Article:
• I'm on the waiting list.  Will I get in?
    • Our goal is to accommodate as many as possible without reducing the quality of the course experience. In general, preference will be given to CS seniors & juniors, then EECS upper division and lower division students, then non-EECS students. The Registrar and the Department (specifically, Michael-David Sasson), not the instructor, control the waiting list.
  • I'm on the waitlist but I see there are still open spots.
    • The waitlist is managed by the registrar and by Michael-David Sasson.  In general we can't make specific arrangements for a particular person to be "plucked" from the list beyond the general preferences above.


  • What will the project be like?
    • Teams of 4-6 students will work with a real external customer (generally nonprofits and campus units) to design, plan, develop, test, and deploy a software-as-a-service application. Team size restrictions (both upper and lower bounds) may be given based on enrollment and other considerations.
  • Why will the project be super awesome?
    • You'll learn and use Agile/XP as the development methodology.  You'll use the same techniques and tools used by today's leading software companies, including Behavior-driven Design, Test-FIrst development, Agile/Extreme Programming, Pair Programming.  Don't take my word for it; we will have industrial guest speakers, including recent Cal EECS grads now in the software industry, who'll tell you how it is.
  • What platforms/languages/etc. can we use?
    • Ruby 1.9.3, Rails 3.2.19. (A lot of the homeworks and other materials haven't been updated to Rails 4 yet, plus Rails 4 and Ruby 2 still have a number of unaddressed bugs and security vulnerabilities.)
  • Can the project use another language/platform/etc. for the project other than Rails?
    • No.  It must be based on Rails because of the toolchain we use in the course.
  • What if the project is primarily a static-content website?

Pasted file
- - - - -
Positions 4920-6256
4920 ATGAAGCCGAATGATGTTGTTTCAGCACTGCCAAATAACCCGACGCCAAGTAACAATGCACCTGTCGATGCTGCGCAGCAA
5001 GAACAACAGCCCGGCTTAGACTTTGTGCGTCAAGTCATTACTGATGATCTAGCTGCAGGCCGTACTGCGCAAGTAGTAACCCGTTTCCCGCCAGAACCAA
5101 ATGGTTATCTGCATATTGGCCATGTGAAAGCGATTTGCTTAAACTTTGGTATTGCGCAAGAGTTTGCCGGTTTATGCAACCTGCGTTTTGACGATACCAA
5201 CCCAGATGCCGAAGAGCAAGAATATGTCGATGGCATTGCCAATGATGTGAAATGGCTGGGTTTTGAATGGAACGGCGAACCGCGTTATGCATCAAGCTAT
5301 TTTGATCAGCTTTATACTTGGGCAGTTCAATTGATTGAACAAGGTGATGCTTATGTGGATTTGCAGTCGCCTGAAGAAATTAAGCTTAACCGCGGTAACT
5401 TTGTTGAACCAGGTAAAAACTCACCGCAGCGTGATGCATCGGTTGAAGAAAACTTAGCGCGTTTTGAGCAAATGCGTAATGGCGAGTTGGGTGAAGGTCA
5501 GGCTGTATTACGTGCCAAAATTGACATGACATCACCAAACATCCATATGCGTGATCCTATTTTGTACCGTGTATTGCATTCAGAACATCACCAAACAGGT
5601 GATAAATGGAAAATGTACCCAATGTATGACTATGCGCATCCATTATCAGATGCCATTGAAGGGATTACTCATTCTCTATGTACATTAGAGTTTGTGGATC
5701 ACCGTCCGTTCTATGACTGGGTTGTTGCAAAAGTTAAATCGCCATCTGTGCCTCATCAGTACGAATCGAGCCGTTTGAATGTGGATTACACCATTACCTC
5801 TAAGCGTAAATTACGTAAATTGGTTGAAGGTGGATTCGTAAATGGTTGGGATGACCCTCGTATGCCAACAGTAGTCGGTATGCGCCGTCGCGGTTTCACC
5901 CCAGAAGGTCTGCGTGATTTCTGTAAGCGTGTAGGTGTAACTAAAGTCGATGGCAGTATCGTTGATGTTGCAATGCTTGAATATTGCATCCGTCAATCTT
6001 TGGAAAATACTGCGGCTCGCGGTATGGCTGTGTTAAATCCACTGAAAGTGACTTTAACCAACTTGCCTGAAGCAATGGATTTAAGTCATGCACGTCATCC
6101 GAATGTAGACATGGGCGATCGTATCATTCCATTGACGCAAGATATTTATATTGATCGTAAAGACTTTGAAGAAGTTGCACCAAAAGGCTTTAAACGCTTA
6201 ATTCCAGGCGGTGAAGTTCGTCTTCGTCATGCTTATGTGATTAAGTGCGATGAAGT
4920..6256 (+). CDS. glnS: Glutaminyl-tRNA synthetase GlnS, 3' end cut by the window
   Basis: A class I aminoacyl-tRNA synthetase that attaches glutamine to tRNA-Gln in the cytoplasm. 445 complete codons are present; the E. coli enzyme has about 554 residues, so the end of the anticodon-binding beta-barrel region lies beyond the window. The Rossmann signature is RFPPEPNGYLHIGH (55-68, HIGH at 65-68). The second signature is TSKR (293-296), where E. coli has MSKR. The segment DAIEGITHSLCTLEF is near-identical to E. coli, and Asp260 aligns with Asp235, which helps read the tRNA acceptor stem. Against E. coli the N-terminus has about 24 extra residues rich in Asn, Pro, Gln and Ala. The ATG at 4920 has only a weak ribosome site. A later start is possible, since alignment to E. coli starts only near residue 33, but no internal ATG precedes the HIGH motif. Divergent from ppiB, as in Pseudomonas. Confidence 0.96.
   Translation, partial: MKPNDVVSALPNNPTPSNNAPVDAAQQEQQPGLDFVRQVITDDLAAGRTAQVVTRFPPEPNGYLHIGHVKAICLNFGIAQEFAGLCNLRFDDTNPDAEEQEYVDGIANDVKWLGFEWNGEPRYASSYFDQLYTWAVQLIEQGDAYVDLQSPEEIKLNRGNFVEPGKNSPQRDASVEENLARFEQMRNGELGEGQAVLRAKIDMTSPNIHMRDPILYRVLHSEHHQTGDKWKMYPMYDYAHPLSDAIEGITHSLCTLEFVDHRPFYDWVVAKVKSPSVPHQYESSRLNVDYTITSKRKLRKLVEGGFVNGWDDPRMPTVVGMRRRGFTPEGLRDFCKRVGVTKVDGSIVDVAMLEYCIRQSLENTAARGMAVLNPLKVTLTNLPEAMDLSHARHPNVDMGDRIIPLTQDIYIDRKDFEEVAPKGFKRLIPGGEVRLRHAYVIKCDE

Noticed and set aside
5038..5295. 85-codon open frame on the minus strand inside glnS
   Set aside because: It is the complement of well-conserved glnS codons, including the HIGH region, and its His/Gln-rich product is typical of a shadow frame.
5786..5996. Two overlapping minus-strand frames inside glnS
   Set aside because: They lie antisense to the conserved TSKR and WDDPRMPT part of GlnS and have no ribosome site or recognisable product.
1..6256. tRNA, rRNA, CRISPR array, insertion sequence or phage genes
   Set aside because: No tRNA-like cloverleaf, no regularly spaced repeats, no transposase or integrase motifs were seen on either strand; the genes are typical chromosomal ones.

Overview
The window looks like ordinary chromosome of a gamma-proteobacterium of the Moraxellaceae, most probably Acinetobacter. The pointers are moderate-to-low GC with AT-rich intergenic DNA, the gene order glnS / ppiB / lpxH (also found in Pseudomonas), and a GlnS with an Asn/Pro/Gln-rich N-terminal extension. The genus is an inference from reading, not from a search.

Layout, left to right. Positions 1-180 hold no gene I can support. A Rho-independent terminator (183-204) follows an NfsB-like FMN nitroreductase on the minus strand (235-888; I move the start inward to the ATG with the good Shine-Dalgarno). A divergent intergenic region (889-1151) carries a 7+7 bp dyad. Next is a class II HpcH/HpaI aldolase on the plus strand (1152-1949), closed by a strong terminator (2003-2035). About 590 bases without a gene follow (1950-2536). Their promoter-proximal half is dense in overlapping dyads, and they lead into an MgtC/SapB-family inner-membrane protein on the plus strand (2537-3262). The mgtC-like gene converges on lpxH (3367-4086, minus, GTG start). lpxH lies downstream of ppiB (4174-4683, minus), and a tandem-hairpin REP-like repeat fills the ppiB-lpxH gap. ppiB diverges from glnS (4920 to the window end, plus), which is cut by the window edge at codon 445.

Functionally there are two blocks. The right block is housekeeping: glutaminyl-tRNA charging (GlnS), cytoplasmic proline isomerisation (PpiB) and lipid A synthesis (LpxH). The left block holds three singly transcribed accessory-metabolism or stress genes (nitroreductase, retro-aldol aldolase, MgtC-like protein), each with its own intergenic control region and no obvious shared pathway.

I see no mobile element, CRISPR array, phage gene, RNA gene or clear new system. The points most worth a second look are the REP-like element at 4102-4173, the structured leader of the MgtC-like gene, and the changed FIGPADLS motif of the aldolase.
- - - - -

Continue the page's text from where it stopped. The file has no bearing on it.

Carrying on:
• Such projects must have some nontrivial functionality that would not be available in an off-the-shelf CMS such as Drupal, Joomla, WordPress, etc.  This is rarely true for static-content sites.
  • Can I write a mobile phone app instead?
    • It's OK to devote part of the overall project effort to a mobile client part, which you'll do in JavaScript+HTML5. But the majority of the focus should be development on the server side.  We do not plan to provide software, dev kits, or TA support of any kind for things like iOS and Android; you're welcome to do that, but all team members will be responsible for knowing, understanding, and contributing to the development of the server-side part, regardless.
  • How will project groups be assigned?
    • You'll choose them yourself, but if you don't choose up a team by the stated deadline, we'll assign them for you.
  • Do I need to pre-choose a project group before the course starts?
    • No, but you can if you want. If there are people you like working with, you should hit them up sooner rather than later.
  • Can projects be proprietary?
    • During the course, your instructors, TAs, and even fellow students will need to see the project and parts of its code, and they will not be able to sign NDAs to do so.  (Note that content hosted on your project site can certainly be proprietary; you can construct fake/placeholder content for demos.)  You will also be expected to use various tools to analyze your code, and many of those tools expect to operate on code that is hosted on a publicly-accessible repository (unless you wish to personally pay to host it somewhere private, and pay for the tools, which are free to use on public repos but pay to use on private repos).  After the course, Berkeley rules say that your work is your own and you may do whatever you wish with it.
  • A colleague of mine has an idea for a project, or I have an idea for a project.
  • Can people not enrolled in CS169 be part of CS169 project teams?
    • All project team members must be students registered for credit in the class. You can choose to have others work on the project, but everyone on the team gets the same grade for the project, so you want people who have skin in the game. (That is, "Our non-CS169-student project member screwed up" will not be a valid excuse for problems in the project.)
  • But my favorite project partner is on the waiting list/not sure if they will get in!
    • Yeah, I know, that sucks. Unfortunately not much I can do about it. I really, really advise you NOT to depend on project team members who aren't enrolled in the class for credit. Seriously.

Have a question? Email the course staff or Prof. Fox and we can add the answer here.